Star Trek 568: Bliss

568. Bliss

FORMULA: Where Silence Has Lease + Persistence of Vision + The Cloud + The Game + Galaxy's Child

WHY WE LIKE IT: Naomi Wildman's big adventure.

WHY WE DON'T: Anything we haven't seen before?

REVIEW: It's that old nugget, the space siren trope, rearing its seductive head again. While Bliss isn't unwatchable, it IS derivative to the point of being forgettable. Voyager encounters what is basically a mouth in space, though they think it's a wormhole that leads directly and conveniently to Earth. Throw in some will-sapping telepathy and letters from home that promise to make your dreams come true, and you have an efficient lure for a stranded Starfleet crew.

Getting into the crew's headspace is something that's been done before, though here we do get to see what kind of life each character would love once he or she gets back to the Alpha Quadrant. Chakotay would like to become a teacher, Paris a test pilot, Neelix to have a valued role, Janeway is still hung up on Mark, and B'Elanna wants the Maquis to be alive. No real surprises. Seven and Naomi, lacking the drive to go back to the Earth, are unaffected, as is the Doctor, so it'll be up to them, along with a knowledgeable Ahab figure, to free Voyager from the monster's grip.

And it IS a monster far more than it is an alien life-form. Still very much indulging in fantasy, the show presents a creature I can't imagine evolving naturally. It eats starships. It can not only weaken people's minds and manipulate their senses to show them anything they want, but also broadcast actual sensor data and text messages. And yet, according to the Doctor, it does so on instinct and is likely non-sentient. What?!? I don't know if they were trying to make it ok for him to help kill the monster (because they actually don't), but it's a ludicrous assertion. If the creature's powers don't follow their own rules, it's that there are no rules. It does what it does because the script requires it to do so. In other words: The lazy writing Voyager is becoming known for.

The Seven-Naomi sisterly relationship is the bright spot and in many ways, the child's presence helps blanket the episode with a sort of fairy tale quality that makes sense. The technobabble solution at the end is so much more palatable when it's called "making Voyager taste bad", isn't it?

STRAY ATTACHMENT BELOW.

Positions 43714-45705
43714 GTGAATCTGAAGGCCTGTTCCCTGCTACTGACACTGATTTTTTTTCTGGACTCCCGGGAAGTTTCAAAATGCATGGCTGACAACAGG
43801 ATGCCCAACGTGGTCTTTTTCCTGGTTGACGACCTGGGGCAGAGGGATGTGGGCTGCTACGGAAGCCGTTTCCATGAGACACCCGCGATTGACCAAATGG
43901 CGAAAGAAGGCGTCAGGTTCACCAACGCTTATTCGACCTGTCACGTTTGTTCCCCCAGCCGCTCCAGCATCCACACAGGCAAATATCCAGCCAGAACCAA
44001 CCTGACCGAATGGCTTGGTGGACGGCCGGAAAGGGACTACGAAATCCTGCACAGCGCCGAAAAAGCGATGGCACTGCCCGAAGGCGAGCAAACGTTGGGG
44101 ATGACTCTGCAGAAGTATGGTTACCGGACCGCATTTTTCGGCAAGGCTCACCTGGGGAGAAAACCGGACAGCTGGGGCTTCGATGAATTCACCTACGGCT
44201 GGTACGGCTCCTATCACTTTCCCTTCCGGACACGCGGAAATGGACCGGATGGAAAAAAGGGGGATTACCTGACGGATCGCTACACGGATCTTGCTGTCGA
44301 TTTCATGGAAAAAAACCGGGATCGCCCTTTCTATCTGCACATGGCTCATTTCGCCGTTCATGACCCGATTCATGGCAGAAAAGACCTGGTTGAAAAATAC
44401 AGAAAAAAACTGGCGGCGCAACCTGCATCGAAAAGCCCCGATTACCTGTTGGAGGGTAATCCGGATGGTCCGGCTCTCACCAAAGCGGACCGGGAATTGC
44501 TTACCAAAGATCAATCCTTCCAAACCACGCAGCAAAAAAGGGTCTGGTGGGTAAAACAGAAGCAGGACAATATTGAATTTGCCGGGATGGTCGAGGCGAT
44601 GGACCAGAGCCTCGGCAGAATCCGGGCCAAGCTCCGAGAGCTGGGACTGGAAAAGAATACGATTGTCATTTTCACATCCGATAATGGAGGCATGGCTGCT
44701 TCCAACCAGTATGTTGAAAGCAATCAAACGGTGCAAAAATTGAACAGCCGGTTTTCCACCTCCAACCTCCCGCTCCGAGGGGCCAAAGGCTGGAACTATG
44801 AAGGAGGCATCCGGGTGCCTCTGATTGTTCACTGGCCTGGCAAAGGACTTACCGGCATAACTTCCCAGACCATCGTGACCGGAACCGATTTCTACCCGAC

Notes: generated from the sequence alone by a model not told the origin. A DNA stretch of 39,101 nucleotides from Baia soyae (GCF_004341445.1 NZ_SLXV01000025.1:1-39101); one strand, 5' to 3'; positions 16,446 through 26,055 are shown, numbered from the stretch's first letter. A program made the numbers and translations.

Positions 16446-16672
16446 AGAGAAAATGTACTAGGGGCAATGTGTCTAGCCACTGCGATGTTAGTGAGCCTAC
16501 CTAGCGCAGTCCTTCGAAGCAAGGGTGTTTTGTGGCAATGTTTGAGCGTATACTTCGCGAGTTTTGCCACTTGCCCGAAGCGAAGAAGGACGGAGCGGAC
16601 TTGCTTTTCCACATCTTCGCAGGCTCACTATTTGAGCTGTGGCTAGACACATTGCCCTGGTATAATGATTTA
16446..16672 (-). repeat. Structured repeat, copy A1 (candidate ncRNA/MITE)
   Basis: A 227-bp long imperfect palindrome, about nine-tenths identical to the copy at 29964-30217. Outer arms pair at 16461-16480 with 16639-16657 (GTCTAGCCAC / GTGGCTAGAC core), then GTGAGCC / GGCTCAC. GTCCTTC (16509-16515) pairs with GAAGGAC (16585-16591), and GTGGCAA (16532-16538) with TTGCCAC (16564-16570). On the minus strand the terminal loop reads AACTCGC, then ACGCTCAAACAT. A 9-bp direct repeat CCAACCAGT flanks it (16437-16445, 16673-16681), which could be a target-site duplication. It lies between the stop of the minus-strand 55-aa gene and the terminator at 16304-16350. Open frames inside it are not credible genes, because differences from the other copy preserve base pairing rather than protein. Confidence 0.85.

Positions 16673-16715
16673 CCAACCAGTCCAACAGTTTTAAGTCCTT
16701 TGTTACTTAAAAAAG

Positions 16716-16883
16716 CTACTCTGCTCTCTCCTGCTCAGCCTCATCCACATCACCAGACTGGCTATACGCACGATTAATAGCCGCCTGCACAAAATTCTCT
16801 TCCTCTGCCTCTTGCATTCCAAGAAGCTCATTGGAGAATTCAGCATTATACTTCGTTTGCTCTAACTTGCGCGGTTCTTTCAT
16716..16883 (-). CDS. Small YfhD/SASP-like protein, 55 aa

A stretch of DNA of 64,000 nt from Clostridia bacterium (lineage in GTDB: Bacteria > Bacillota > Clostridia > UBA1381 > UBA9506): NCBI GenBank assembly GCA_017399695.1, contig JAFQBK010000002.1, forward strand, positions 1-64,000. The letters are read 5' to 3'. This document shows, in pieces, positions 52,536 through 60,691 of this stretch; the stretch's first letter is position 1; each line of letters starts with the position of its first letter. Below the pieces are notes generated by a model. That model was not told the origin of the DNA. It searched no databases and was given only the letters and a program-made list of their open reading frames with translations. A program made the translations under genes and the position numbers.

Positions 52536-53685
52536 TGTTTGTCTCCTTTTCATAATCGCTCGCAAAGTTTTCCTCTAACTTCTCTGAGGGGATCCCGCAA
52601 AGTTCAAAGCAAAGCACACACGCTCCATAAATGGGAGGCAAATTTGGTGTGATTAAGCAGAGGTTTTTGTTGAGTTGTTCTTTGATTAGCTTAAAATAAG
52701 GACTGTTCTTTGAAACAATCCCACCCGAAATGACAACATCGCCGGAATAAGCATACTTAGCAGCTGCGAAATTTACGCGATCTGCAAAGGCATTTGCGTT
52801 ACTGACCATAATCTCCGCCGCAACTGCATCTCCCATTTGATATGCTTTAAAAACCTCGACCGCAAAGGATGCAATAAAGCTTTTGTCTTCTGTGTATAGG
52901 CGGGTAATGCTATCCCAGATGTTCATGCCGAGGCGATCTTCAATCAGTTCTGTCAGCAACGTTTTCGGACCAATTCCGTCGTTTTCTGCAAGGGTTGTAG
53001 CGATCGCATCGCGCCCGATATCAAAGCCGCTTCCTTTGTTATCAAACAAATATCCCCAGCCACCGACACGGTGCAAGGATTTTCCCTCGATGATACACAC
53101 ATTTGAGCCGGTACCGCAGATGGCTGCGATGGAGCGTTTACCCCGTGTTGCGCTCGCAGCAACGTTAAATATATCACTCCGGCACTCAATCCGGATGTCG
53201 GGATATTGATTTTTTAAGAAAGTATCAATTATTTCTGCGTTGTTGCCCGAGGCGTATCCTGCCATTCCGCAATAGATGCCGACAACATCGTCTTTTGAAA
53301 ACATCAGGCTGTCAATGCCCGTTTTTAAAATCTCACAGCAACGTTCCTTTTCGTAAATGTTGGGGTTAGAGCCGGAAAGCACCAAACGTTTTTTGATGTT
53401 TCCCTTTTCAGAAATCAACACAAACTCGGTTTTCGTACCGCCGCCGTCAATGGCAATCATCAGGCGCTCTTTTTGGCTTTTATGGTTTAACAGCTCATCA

LESSON: Why they call it the mouth of a wormhole.

REWATCHABILITY - Medium: Not terribly badly done, but we've seen all of this before, and it's never risen above Medium either.


mwb said...

Classic example of phone the story in. There were times when they clearly don't even try to create something good.

Siskoid said...

You know, when I started on Voyager, I was wondering how I would get through it, seeing as I had very bad memories of it.

But it really wasn't that bad.

However, while I remember the early episodes more, I remember the feeling from the later ones most. I think Season 5 is where things really got off the rails, and I expect a rant coming tomorrow to celebrate Dark Frontier.

mwb said...

No I complain but fundamentally it wasn't that bad, but it was also not that good.

I certainly watched it all the way through when I watched it via netflix a few years back.

There are bits and arcs that get your hopes up, just to dash them later though. It's that fact, which makes me sound a little harsher than I should be.

I still haven't been able to face ST: Enterprise, which I wanted to like but just couldn't.

Siskoid said...

I feel the same way about Voyager.

As for Enterprise, I liked it more than you (though it wasn't perfect by any means).

I guess we'll see how my reviewing it will bear this out but:

Season 1 had the right "astronaut" feel to it.
Season 3 was Voyager done right (how the ship got more and more damaged, etc.)
Season 4 was continuity porn like probably Enterprise should always have been, so a lot of fun for Trekkies, which really, the franchise was appealing to almost exclusively by then.

Its biggest flaw was the introduction of a time war element that 1) wasn't necessary and 2) never really paid off. Time travel should have died with Voyager.

mwb said...

IMO, ST:E lost the right to be taken seriously in the very first episode - when T'Pol, resident Vulcan hottie woman, had to be stripped down to her underwear and smeared all over with glistening anti-fungal gel. As much as I am in favor of glistening half naked beautiful women, it was just too silly and blatant for words.

Any hope of redeeming themselves was permanently lost with the Time War.

That said maybe it's time for to run through the whole series via netflix. (Right now I'm re-watching Stargate SG-1, Charmed and Lost World.)

Siskoid said...

T'Pol's presumed sex appeal was a sore point for me as well.

Teebore said...

Wow, your opinions on Enterprise eerily match mine almost point for point, right down to the "Voyager done right" and the ridiculousness of T-Pol's sex appeal (though we're certainly not alone on that one).

Andrew Gilbertson said...

I got the impression that the creature didn't actually transmit data or text, but only made the crew think they were seeing data and text on blank pads or screens displaying sensor scans of the actual creature. Thus, it could operate just on onstinct, because people's imaginations are actually supplying the details of what they were seeing - or, like a dream state, the details were just hazy and the minds didn't notice.

Andrew Gilbertson said...

Much as I'm a huge Voyager defender- heck, I'd put way above DS9, personally- I must admit that it is the first four seasons or so that I think I really a fan of. Much as I love Captain Proton, season five has brought mostly negative changes; the writing is definitely getting lazier, and Captain Janeway is being done no favors.


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